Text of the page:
GR: And what about you, Elinor, what were your struggles?
EA: My struggles were pretty internal as a result of growing up in a small town in the 50’s, which was a very conformist, not to say fascistic, era in the U.S. It was a strange, hard time to experience adolescence. By the same token, my family was artistic. They were writers, and artists, and sympathetic to that cause. That provided me with support of various kinds. Then I was fortunate to go to Mill’s College when Milhaud was there. Professionally, I have to say I got lucky. The only thing I had to struggle with was my own internalized notion that women weren’t fit material to become composers.Anger in my music comes out, I believe, as defiance of convention and sometimes as outrageous playfulness. Much of Ursula’s and my work is humorous. Speaking for myself, I believe that humor is one way of expressing anger—obliquely, profoundly, and to very revelatory effect. I think most useful and effective art dares the world in some way. I have studied whether music can be overtly political; I even created a graduate course called “Kurt Weill and Friends,” asking that same question. I doubt that anger can be overtly political, in the absence of polemical text or theater. To the extent that it energizes me, I use it; to the extent that it saps my energy I let go of it.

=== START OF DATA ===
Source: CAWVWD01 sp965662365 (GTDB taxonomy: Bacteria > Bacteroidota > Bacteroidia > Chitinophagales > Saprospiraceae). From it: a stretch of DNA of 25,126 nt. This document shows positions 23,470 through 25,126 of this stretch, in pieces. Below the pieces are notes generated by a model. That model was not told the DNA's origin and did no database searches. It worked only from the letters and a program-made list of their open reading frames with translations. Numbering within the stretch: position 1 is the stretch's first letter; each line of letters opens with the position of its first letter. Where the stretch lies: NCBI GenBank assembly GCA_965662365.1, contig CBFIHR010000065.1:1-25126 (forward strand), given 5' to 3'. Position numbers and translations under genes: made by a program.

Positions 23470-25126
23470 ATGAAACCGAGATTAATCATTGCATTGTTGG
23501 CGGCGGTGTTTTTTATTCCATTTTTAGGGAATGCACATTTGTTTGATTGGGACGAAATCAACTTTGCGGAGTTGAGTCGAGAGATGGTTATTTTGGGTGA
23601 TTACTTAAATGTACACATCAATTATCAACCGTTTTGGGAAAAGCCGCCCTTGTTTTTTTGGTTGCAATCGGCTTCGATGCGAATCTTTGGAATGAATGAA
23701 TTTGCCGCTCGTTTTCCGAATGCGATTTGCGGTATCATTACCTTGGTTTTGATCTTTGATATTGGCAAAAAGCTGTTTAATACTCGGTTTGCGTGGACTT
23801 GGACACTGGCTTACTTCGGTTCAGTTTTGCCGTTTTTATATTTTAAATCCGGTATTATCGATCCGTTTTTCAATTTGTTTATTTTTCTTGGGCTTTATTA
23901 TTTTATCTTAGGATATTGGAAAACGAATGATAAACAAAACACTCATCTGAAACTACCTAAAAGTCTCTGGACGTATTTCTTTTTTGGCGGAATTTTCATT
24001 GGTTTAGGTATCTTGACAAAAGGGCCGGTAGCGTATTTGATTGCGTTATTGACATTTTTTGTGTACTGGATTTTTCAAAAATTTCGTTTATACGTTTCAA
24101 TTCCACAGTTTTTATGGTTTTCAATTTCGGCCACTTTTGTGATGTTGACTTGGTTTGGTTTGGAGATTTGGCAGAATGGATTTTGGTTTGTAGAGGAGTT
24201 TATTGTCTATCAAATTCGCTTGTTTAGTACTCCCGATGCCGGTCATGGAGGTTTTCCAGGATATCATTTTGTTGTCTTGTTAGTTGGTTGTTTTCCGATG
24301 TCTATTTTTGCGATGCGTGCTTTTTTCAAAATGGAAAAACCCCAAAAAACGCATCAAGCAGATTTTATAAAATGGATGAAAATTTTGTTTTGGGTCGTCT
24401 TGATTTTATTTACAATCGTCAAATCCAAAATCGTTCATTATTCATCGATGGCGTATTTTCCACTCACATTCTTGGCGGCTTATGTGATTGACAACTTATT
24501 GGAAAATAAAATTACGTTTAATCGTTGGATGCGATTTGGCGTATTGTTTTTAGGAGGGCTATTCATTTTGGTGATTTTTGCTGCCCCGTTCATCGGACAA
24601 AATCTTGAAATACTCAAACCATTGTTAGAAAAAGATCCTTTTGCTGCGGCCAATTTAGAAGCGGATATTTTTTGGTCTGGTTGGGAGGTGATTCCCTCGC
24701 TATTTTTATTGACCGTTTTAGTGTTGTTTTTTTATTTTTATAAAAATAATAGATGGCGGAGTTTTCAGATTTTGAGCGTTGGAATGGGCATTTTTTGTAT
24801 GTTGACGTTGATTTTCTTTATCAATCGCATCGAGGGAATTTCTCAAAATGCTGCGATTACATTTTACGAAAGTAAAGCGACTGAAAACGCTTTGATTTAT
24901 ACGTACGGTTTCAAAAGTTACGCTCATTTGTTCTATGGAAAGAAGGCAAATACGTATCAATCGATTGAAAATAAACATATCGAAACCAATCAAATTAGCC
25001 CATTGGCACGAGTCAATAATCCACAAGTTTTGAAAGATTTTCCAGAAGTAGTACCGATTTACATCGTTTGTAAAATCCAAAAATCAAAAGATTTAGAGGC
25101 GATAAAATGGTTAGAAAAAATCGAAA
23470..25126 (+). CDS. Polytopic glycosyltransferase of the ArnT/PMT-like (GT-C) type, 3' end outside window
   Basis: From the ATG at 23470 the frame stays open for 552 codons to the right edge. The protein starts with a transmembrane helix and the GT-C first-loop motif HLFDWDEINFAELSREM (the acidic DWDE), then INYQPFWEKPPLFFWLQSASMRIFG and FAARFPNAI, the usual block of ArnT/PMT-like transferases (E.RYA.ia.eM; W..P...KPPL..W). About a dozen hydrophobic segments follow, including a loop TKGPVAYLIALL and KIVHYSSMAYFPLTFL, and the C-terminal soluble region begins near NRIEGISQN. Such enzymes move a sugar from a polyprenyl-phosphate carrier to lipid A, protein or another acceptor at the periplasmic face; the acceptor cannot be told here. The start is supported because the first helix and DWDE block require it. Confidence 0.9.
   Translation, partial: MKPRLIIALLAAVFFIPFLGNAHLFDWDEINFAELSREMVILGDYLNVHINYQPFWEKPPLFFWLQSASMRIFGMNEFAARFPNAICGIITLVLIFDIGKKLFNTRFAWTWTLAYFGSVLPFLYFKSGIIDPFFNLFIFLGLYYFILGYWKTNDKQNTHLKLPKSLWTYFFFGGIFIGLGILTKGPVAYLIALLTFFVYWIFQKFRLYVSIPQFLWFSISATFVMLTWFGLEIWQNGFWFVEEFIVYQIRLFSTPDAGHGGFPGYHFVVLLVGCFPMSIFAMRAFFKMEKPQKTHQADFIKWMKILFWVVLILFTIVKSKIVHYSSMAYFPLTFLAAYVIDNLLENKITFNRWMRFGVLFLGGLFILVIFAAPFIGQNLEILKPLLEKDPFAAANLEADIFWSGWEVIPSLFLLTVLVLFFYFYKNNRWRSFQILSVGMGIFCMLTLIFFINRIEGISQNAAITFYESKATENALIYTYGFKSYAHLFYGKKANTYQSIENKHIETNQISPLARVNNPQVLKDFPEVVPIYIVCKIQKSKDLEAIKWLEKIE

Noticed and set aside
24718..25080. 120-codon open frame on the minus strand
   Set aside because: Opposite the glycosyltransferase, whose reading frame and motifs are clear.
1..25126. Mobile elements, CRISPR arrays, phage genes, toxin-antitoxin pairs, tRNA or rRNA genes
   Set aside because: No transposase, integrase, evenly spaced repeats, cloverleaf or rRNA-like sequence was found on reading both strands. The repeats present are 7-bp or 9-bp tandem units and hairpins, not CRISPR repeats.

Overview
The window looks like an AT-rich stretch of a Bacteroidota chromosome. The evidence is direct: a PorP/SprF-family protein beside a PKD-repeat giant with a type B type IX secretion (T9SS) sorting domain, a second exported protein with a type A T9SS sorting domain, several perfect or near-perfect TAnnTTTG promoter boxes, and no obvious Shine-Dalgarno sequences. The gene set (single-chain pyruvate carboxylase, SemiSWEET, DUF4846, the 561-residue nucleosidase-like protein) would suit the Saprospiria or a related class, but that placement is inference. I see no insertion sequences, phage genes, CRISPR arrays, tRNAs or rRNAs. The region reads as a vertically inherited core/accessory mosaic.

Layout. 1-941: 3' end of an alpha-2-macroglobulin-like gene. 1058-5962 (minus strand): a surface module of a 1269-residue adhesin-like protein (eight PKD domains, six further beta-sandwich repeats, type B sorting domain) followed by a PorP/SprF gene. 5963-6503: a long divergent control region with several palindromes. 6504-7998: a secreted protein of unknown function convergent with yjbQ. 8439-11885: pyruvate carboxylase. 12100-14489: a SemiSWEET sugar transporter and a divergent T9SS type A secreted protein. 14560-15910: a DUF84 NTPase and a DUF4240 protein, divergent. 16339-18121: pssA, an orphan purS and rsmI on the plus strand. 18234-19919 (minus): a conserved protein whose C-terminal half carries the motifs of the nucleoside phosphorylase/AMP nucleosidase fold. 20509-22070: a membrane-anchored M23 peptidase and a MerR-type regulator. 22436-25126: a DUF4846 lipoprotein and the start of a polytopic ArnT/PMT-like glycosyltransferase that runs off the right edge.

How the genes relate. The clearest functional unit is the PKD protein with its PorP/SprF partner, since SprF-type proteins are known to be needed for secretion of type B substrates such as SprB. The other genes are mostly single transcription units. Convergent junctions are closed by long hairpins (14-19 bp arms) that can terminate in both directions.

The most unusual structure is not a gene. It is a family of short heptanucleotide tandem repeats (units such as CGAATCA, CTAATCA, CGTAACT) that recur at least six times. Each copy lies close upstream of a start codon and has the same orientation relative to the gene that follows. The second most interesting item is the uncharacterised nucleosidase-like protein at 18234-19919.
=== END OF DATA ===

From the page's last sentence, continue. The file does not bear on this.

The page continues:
GR: Were either of you active in the women’s movement?
ULG: I came to it late. I thought I was a feminist. I’d always called myself a feminist, but I was behind the wave. So my activism in feminism was through my writing. In 1968 I wrote The Left Hand of Darkness, in which the people have no gender except once a month. Then you can be either a man or a woman, you can be a father or a mother. It was a book that had, actually, a fairly large influence. When the women’s movement got going in the 70’s, they picked up that book.
GR: Elinor, how was your activism expressed?
EA: I was interested in how the women’s movement affected musicians. By the time I was giving the keynote address at the Symposium on American Women Composers and Conductors in ’86, I had just founded the composition department at the San Francisco Conservatory of Music. And it was there that I was able to make very real my belief in women as composers. The percentage of women studying composition at the conservatory went up to about 50 percent in those first few years. It has gone down since then, just as somehow the intensity of the women’s movement subsided to some extent. But the women who do study composition do not suffer from some of the same internalized doubts, misgivings, and misconceptions that I suffered from. They are fully competent and competitive.
GR: When I was a baby at Juilliard—you’ll enjoy this, Ursula, because your daughter is a cellist—it was thought that it wasn’t ladylike to play the cello because your legs were spread apart.